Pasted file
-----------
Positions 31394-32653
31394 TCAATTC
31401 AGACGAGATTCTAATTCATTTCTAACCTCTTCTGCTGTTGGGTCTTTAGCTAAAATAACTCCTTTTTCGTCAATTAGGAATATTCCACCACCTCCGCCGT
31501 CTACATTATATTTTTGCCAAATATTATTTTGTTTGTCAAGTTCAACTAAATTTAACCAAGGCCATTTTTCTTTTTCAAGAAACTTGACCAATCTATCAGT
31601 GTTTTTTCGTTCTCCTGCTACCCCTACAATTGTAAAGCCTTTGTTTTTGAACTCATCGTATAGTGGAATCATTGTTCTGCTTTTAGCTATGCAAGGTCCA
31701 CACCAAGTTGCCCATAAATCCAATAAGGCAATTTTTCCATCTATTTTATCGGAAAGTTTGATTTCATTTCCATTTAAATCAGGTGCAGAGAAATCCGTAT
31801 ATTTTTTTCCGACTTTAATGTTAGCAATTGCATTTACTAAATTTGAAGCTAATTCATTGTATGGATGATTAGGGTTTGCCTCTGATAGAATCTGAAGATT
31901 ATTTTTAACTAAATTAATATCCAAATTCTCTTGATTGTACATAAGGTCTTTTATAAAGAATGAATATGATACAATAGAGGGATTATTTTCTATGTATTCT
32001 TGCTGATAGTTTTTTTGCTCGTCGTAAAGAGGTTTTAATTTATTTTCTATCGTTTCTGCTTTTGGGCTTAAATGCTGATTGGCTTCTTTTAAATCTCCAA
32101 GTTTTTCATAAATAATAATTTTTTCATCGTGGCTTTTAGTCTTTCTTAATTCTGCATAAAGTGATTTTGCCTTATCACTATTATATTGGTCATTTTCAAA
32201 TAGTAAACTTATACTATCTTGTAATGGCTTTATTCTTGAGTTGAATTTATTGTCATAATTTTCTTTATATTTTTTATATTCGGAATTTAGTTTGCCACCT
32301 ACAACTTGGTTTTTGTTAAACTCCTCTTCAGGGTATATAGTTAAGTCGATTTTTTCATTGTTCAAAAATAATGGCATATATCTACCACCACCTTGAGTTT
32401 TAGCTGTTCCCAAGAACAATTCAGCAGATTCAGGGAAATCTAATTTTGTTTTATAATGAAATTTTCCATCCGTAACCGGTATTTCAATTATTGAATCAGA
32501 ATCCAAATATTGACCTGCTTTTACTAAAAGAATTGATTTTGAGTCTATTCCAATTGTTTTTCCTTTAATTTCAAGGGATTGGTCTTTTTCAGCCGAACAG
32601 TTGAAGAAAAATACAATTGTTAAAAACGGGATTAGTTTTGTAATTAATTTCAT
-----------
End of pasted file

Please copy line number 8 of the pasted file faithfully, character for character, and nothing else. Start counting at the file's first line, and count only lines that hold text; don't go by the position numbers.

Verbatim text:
31901 ATTTTTAACTAAATTAATATCCAAATTCTCTTGATTGTACATAAGGTCTTTTATAAAGAATGAATATGATACAATAGAGGGATTATTTTCTATGTATTCT